Just returned from a wonderful five days walking in Northumberland, just south of the Scottish border. There are big skies up there, wonderful broad sandy beaches and huge looming castles. We were treading in the footsteps of the saints…and for those who know me, don’t worry, this is not a sign of a sudden conversion, but because in this part of the world you cannot get away from the associations with early Christianity and of course bloody and brutal battles for dominance over land and faith with the Scots. Religion and death. Has anything changed?
Whilst I was away I was talking with the friends we travelled with about being a parent (we all have adult children and a grandchild each) and how we never stop worrying about our children, no matter how old they are or how irrelevant our concerns are to their well-being or happiness once they get past a certain stage. It made me think again about some of the work I did as a partner in a consultancy some years ago when we worked with people whose work was directly or indirectly with parents…teachers, youth workers, social workers, youth justice teams, women’s refuge workers etc. In each case what parents actually do was usually un-named and underestimated so we drew up a list or charter that seemed to help workers to appreciate the roles and responsibilities of parents. A few years back I amended this for the context of donor conception. Some people on our workshops seem to find it helpful so I thought I’d re-print it here. See what you think.
What Parents Do
- Providers – of appropriate physical and emotional environments in which their children can develop and grow into adults;
- Protectors – shielding their children from physical and emotional danger but, as the same time, allowing them to experience in an age appropriate way the consequences of their choices and actions;
- Guides and Teachers – setting expectations and boundaries for behaviour, providing guidelines and information which structure and inform children’s behaviour and giving them a basis for developing their own ideas and self-discipline as they grow older;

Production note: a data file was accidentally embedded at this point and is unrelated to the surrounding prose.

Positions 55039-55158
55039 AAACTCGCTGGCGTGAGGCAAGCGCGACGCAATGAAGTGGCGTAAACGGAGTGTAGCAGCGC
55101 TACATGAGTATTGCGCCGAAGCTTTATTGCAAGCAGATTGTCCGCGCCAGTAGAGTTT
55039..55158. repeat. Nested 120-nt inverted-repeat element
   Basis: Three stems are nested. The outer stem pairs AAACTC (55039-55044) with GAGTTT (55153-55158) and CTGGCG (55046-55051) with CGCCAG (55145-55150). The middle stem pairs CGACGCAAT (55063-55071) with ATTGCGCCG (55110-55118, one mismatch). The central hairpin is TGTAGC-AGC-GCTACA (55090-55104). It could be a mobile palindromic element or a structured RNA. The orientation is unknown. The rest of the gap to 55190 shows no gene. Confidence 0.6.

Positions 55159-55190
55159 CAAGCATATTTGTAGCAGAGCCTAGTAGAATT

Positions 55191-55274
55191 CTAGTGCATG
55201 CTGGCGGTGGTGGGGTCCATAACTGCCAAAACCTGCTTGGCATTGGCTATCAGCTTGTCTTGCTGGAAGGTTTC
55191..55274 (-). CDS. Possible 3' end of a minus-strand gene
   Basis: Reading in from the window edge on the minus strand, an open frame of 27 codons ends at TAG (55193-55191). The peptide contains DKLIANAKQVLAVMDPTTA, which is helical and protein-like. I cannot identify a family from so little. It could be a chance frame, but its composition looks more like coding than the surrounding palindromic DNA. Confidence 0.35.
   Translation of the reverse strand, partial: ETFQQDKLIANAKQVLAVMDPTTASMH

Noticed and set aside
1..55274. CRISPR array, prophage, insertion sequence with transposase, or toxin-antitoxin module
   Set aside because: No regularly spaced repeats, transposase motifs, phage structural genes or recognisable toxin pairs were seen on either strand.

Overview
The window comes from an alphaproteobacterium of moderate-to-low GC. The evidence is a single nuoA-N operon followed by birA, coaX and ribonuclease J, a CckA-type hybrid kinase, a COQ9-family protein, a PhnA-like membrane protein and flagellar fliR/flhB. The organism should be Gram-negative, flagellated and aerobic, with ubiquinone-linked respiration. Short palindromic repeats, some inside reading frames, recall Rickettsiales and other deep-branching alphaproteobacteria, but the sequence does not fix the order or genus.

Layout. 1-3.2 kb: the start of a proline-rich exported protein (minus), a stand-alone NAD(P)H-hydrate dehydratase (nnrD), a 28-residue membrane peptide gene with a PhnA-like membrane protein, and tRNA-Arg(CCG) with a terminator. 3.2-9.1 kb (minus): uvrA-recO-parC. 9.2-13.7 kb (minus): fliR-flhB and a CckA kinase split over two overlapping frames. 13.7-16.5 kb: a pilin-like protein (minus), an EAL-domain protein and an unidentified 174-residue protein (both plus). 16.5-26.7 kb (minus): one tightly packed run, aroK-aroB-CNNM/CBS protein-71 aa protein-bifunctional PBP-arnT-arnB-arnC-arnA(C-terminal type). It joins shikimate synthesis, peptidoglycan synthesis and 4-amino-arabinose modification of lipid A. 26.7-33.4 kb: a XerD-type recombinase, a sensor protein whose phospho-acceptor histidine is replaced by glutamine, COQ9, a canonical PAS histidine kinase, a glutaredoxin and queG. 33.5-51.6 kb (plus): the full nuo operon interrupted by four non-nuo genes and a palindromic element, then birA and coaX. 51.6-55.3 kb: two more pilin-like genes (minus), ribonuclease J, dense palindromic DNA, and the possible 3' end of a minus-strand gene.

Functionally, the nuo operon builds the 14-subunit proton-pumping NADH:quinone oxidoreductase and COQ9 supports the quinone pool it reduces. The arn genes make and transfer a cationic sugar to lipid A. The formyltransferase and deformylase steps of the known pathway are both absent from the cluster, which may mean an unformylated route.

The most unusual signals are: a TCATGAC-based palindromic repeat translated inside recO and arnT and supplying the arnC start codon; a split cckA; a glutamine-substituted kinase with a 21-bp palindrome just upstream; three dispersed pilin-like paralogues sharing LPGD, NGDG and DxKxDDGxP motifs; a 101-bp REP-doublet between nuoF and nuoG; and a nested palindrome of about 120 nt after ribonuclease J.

- Problem Solvers and Mediators – modelling ways of handling conflict, challenge and change and the prioritisation of needs through listening, negotiation and compromise;
- Managers – modelling the organisational skills necessary to meet the time demands of school, work and family life and carrying out the day-to-day organisation of the many facets of life with children;
- Transmitters of culture and values – through everyday words and actions, as well as direct teaching, communicating the values, traditions, cultural heritage and beliefs that are passed on to children.
In the context of the added dimension of donor conception, these headings might additionally mean –
- Providers of a warm and nurturing environment where parents are comfortable with the decisions they have made and are committed to conveying the donor conception story to children as an integral part of this.
- Protectors – By starting the donor conception story early, shielding a child/young person from the shock and sense of betrayal typical of late disclosure
- Guides and Teachers – providing origins information in a way that is appropriate to the child’s stage of development whilst understanding that as children grow older they will develop their own thoughts and feelings about their beginnings.
- Problem Solvers and Mediators – modelling a matter of fact approach whilst remaining available to respond to questions, talk about difficult feelings and mediate potential differences in attitude to DC matters between siblings or in the wider family
- Managers – management of age appropriate DC information on a day to day, year by year basis
- Transmitters of culture and values – through everyday words and actions, as well as direct teaching, conveying pride about the way this family has been created.